VITAMIN C (ASCORBIC ACID): Overview, Uses, Side Effects, Precautions, Interactions, Dosing and Reviews (2022)

Overview

Vitamin C is an essential vitamin that must be consumed in the diet. Good sources include fresh fruits and vegetables, especially citrus fruits.

Vitamin C is needed for the body to develop and function properly. It plays an important role in immune function. Most experts recommend getting vitamin C from the diet rather than taking supplements. Fresh oranges and fresh-squeezed orange juice are good sources.

Historically, vitamin C was used for preventing and treating scurvy. Today, people most commonly use vitamin C for preventing and treating the common cold. It's also used for autism, breast cancer, heart disease and many other conditions, but there is no good scientific evidence to support many of these uses. There is also no good evidence to support using vitamin C for COVID-19.

How does it work ?

Side Effects

When taken by mouth: Vitamin C is likely safe for most people. In some people, vitamin C might cause side effects such as stomach cramps, nausea, heartburn, and headache. The chance of getting these side effects increases with higher doses. Taking more than 2000 mg daily is possibly unsafe and may cause kidney stones and severe diarrhea. In people who have had a kidney stone, taking amounts greater than 1000 mg daily increases the risk of getting more kidney stones.

When applied to the skin: Vitamin C is likely safe for most people. It might cause irritation and tingling.

Special Precautions and Warnings

Pregnancy and breast-feeding: Vitamin C is likely safe to take by mouth during pregnancy in amounts no greater than 2000 mg daily for those 19 years and older and 1800 mg daily for those 14-18 years old. Taking too much vitamin C during pregnancy can cause problems for the newborn baby. Vitamin C is possibly unsafe when taken by mouth in excessive amounts.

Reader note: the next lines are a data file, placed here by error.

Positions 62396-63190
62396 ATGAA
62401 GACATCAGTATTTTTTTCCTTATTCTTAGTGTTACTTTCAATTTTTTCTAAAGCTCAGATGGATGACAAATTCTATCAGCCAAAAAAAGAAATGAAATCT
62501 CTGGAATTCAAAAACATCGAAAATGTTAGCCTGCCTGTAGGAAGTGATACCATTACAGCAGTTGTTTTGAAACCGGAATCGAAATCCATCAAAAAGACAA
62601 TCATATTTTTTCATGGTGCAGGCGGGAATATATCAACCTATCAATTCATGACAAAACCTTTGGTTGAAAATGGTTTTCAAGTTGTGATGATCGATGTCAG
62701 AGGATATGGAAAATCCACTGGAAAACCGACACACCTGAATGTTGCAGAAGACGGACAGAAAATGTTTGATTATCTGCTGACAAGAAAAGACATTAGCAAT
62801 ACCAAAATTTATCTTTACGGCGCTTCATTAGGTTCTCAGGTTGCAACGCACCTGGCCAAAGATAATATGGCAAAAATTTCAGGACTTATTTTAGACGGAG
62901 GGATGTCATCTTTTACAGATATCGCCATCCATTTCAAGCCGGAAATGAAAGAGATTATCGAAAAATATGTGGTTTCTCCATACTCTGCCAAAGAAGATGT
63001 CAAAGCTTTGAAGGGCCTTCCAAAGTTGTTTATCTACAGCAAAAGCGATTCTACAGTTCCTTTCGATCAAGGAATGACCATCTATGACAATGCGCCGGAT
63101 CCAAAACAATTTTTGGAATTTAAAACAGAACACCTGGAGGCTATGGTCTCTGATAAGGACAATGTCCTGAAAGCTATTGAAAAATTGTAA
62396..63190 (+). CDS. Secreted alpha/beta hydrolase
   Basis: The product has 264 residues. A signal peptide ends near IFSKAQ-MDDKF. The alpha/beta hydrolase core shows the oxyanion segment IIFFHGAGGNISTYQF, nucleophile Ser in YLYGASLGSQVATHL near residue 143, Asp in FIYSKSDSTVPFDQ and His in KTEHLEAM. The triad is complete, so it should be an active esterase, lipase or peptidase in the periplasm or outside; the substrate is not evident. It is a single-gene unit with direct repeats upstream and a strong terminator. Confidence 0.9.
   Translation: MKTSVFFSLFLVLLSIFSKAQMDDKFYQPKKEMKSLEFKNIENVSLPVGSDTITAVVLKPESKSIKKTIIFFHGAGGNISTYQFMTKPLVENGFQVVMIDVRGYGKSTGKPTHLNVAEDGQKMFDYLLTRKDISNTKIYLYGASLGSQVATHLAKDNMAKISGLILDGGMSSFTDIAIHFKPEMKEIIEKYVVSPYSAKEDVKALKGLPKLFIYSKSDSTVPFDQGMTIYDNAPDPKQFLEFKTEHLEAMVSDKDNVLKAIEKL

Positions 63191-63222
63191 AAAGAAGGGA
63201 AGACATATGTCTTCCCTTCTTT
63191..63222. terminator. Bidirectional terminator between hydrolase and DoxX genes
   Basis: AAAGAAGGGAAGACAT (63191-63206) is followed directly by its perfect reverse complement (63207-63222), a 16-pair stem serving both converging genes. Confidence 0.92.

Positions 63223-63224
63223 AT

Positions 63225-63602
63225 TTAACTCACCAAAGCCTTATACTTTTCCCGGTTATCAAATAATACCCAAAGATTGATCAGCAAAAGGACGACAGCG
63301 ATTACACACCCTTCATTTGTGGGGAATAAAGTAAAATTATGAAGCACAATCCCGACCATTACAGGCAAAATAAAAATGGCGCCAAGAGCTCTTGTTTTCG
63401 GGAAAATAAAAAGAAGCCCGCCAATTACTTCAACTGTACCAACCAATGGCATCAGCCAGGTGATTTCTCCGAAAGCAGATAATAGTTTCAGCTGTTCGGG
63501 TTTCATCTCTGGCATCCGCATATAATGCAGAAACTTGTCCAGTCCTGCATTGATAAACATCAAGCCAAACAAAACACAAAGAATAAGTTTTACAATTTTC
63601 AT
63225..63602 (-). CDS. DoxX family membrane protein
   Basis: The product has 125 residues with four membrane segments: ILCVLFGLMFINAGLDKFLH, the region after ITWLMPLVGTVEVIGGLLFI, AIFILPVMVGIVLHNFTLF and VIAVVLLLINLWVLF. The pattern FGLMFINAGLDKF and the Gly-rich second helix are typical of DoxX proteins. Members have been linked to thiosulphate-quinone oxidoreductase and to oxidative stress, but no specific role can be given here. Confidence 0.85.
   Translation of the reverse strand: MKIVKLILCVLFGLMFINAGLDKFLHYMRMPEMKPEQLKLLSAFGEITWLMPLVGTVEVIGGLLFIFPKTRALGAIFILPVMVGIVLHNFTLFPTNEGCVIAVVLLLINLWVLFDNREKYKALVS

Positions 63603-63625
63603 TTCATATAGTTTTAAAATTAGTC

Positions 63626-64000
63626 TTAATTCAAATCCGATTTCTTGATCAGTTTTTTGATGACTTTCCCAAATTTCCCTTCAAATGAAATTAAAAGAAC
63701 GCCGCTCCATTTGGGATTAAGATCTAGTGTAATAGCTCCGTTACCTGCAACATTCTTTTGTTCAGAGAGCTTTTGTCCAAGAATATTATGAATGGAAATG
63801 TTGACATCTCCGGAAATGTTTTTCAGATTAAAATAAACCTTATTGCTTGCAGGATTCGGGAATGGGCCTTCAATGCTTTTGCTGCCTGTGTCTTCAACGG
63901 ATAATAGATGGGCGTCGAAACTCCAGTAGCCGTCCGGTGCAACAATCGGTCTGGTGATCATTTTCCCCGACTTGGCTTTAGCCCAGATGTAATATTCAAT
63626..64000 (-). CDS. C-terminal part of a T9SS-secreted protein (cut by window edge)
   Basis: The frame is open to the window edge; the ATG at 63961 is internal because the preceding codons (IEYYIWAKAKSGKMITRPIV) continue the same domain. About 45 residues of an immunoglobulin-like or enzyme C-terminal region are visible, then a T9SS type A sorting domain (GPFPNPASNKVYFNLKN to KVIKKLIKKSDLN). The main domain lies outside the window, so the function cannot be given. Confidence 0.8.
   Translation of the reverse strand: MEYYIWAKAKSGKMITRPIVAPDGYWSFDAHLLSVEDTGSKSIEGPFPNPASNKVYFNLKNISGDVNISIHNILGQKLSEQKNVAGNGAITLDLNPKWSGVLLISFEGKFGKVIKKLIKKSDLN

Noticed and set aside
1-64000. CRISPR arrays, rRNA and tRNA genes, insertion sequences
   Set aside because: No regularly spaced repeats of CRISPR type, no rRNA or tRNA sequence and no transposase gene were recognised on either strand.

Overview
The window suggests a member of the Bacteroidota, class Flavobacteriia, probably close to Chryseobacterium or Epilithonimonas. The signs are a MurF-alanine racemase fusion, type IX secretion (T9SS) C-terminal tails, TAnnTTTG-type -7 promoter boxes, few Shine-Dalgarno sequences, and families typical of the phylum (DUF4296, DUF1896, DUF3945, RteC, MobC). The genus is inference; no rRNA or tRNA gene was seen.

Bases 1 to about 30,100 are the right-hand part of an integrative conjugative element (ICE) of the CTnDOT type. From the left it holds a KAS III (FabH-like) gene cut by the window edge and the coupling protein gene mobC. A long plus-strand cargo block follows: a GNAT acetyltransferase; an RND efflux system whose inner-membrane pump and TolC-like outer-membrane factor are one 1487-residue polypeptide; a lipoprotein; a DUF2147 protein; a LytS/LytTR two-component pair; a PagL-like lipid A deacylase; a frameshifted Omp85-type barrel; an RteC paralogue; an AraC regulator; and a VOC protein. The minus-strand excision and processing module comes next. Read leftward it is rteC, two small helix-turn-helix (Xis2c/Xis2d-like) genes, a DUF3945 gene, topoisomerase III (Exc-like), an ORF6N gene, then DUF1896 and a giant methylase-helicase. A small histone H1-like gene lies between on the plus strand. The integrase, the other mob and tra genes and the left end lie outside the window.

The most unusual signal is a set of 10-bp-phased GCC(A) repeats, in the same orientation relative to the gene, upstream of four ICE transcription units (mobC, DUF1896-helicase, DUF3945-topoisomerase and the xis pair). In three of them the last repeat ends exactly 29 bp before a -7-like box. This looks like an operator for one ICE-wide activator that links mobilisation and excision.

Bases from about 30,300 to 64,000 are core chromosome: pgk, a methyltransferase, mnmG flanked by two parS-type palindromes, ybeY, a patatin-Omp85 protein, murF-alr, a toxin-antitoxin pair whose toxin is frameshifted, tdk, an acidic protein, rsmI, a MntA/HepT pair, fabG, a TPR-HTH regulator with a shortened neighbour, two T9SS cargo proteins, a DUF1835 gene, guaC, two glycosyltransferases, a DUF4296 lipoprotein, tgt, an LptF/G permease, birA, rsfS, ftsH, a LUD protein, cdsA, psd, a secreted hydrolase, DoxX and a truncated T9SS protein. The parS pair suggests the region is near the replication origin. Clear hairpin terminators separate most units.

Infants and children: Vitamin C is likely safe when taken by mouth appropriately. Vitamin C is possibly unsafe when taken by mouth in amounts higher than 400 mg daily for children 1-3 years, 650 mg daily for children 4-8 years, 1200 mg daily for children 9-13 years, and 1800 mg daily for adolescents 14-18 years.

Alcohol use disorder: People who regularly use alcohol, especially those who have other illnesses, often have vitamin C deficiency. These people might need to be treated for a longer time than normal to restore vitamin C levels to normal.

Cancer: Cancerous cells collect high concentrations of vitamin C. Until more is known, only use high doses of vitamin C under the direction of your oncologist.

Chronic kidney disease: Long-term kidney disease might increase the risk of vitamin C deficiency. Vitamin C supplements might also increase the amount of oxalate in the urine in some people. Too much oxalate in the urine can increase the risk of kidney failure in people with kidney disease.

A metabolic deficiency called "glucose-6-phosphate dehydrogenase" (G6PD) deficiency: Large amounts of vitamin C can cause red blood cells to break in people with this condition. Avoid excessive amounts of vitamin C.

Kidney stones: Large amounts of vitamin C can increase the chance of getting kidney stones. Do not take vitamin C in amounts greater than those found in basic multivitamins.

Smoking and chewing tobacco: Smoking and chewing tobacco lowers vitamin C levels. People who smoke or chew tobacco should consume more vitamin C in the diet.

Interactions ?

    Moderate Interaction

    Be cautious with this combination

  • Aluminum interacts with VITAMIN C (ASCORBIC ACID)

    Aluminum is found in most antacids. Vitamin C can increase how much aluminum the body absorbs. However, it is not clear if this interaction is a big concern. Take vitamin C two hours before or four hours after antacids.

  • Estrogens interacts with VITAMIN C (ASCORBIC ACID)